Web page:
A professor from Purdue University recently argued that STEAM curricula need to be “decolonized” as even the sciences are susceptible to human biases.
STEAM essentially is the same as STEM (science, technology, engineering and math) but adds “arts,” or the “personal expression, empathy, meaning-making and the purpose of what you’re learning,” according to this professor.
Meganne Masko, director of Purdue’s music therapy program, told students at the University of Wisconsin Madison on Monday there are three types of colonialism which erase Indigenous people for the benefit of the colonizer: external, internal and settler.
How does “the historical occupation and seizure of land” apply to contemporary STEAM lessons? According to Masko, it’s “a way colonizers continue to exert control over occupied people.”
“The belief that science is moral, rational, universal and value free and ideologically neutral makes it difficult to dispute and, as such, provides a shield for the historical construction of racist beliefs and representations,” Masko told her audience. As an example, she cited the 2015 article “Curious about George: Postcolonial Science and Technology Studies, STEM education policy, and colonial iconicity.”
The piece, from the journal Textual Practice, reads in part
Through a postcolonial reading of Curious George, we demonstrate how the historical relationship between curiosity, primates, and science also produce colonial connotations that should provide scepticism to the current educational push that thrusts young learners to ‘get curious’.
We can’t have an inquisitive monkey now, can we?
For decolonization, Masko (left) said there needs to be “active resistance against colonized ideas” and a “shifting [of] power towards political, economic, educational and cultural independence of the indigenous ideas of colonized people.” As other “decolonizers” have noted, Masko said educators need to be aware that “there are multiple ways things can be known.”
“Revolutionary indigenous knowledge is as valuable and is often the unacknowledged basis for Western ideas,” Masko said. “We as a faculty do our best to find those connections and make them apparent for students.”
Masko pointed to how the ancient Greek mathematician Pythagoras is “largely credited” as the basis for STEAM despite none of his writings ever having been found. And Greek philosopher Aristotle (384 and 322 BC) came up with the concept of slavery as we know it today.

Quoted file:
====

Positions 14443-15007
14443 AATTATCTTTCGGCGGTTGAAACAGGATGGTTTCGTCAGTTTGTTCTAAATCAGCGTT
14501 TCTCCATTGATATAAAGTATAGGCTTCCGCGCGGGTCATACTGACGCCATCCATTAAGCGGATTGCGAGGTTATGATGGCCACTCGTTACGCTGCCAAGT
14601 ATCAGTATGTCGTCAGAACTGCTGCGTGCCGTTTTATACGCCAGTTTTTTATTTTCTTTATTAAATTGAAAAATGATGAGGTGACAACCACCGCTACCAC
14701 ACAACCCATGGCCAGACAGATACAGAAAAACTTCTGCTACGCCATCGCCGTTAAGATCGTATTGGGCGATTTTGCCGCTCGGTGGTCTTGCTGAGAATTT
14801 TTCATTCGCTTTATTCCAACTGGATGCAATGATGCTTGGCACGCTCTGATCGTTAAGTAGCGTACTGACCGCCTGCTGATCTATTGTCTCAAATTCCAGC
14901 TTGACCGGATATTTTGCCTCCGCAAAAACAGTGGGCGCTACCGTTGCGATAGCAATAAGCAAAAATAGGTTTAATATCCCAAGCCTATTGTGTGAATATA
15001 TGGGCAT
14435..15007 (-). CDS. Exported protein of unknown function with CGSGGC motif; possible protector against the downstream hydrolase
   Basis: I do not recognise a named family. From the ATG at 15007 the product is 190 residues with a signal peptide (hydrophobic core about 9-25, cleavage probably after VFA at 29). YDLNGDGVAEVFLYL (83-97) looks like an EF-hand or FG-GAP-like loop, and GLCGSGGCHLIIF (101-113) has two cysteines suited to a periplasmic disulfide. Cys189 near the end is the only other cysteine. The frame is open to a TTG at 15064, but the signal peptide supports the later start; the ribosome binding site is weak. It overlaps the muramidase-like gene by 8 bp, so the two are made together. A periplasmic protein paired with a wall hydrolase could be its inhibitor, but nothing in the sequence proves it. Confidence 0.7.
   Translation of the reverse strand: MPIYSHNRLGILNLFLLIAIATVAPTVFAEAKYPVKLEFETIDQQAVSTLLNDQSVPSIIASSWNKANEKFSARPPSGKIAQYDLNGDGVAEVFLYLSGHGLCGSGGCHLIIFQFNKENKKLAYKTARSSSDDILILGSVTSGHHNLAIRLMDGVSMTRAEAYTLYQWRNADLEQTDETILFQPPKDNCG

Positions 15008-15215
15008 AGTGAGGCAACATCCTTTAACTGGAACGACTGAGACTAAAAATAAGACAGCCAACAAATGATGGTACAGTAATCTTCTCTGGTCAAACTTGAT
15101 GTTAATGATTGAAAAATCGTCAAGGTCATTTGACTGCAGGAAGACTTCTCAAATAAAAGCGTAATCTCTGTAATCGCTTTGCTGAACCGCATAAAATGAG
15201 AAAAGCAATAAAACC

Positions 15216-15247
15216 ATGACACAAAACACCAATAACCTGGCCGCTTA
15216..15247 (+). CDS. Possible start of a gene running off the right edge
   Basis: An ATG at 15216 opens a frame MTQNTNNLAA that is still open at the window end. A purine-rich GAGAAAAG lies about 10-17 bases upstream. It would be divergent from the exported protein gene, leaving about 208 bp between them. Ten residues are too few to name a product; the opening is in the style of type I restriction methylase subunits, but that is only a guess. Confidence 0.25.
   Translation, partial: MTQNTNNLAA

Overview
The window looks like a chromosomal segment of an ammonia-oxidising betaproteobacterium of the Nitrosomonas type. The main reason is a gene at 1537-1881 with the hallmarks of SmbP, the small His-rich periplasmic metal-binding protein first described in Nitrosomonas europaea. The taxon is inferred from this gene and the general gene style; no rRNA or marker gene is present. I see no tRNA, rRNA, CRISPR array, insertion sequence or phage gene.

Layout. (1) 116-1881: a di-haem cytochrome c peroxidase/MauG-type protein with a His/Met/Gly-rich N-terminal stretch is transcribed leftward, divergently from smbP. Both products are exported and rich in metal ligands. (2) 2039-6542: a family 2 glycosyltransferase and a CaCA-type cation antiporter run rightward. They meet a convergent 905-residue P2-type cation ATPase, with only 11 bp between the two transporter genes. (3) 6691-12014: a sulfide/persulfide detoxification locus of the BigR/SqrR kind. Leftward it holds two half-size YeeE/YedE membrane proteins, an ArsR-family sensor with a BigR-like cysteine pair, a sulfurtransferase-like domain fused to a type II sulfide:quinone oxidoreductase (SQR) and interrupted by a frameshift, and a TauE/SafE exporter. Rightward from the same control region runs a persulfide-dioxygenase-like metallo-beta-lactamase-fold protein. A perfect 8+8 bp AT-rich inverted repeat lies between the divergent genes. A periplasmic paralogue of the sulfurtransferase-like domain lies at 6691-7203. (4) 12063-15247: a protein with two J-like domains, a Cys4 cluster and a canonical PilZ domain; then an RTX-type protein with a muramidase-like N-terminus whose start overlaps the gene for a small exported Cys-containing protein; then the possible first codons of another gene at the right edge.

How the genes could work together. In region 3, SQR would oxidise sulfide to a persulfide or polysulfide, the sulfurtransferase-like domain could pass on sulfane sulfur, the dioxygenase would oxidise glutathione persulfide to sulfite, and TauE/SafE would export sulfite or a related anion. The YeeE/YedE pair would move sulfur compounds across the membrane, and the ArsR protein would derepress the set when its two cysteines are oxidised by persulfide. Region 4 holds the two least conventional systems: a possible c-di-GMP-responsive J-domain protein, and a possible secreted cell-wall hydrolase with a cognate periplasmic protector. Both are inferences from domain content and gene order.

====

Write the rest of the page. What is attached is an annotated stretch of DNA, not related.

But if we apply the “multiple ways things can be known,” what we do know about Pythagoras comes from others’ accounts. Is that not legitimate? And a man who lived over 2,000 years ago who rationalized slavery? God help us. (/sarcasm)
Of course students should be made aware of examples of indigenous (and other) contributions to math, science and whatever … but not at the cost of actual history and fact. For example, Masko cited Maslow’s “Hierarchy of Needs” as a “colonized version of Blackfoot nation beliefs,” a claim disputed in Scientific American (which, ironically enough, recently jumped the “woke” shark).
If a mere visit to a Native community can lead to claiming a Westerner actually stole his famous theory, then, again, why the belittling of someone like Pythagoras?
Acclaimed historian Arthur Schlesinger warned of such fictitious-yet-feel-good measures in the 1990s. In his book The Disuniting of America he noted how the New York State history curriculum states the United States’ Founding Fathers used the Iroquois Confederation as a basis for the Constitution, an assertion Schlesinger said is plain silly: “Whatever influence the Iroquois confederation may have had on the framers of the Constitution was marginal; on European intellectuals it was marginal to the point of invisibility.”
Schlesinger took on other dubious curricula such as “Afrocentricism,” particularly the Portland Baseline Essays. These lessons claim among other things that Ancient Egypt was a “black” nation, the Ancient Greeks stole their culture from Africa, and that Africa is the basis for all Western civilization. If these were created today, they’d probably say Wakanda actually existed.
As Doug Stokes noted over two years ago, if the decolonization movement is so necessary, “where are the courses that reproduce these iniquitous power relationships? A far bigger challenge would be to find a single British [or American] university offering any course, anywhere, that does not regurgitate the dominant narrative of Western malignancy …”
On the other hand, negative aspects of non-Western cultures (like slavery) are ignored while the positives are highlighted.
Stokes says the genesis of decolonization began in South Africa with the “Rhodes Must Fall” protests. However, if fantasy history weren’t bad enough, “Fallists,” as they’re known, also have advocated a repudiation of things Western in the name of eradicating racism. The replacement? Well, read this — there’s your “multiple ways things can be known.”
IMAGE: dignidadrebelde / Flickr.com; Purdue University screencap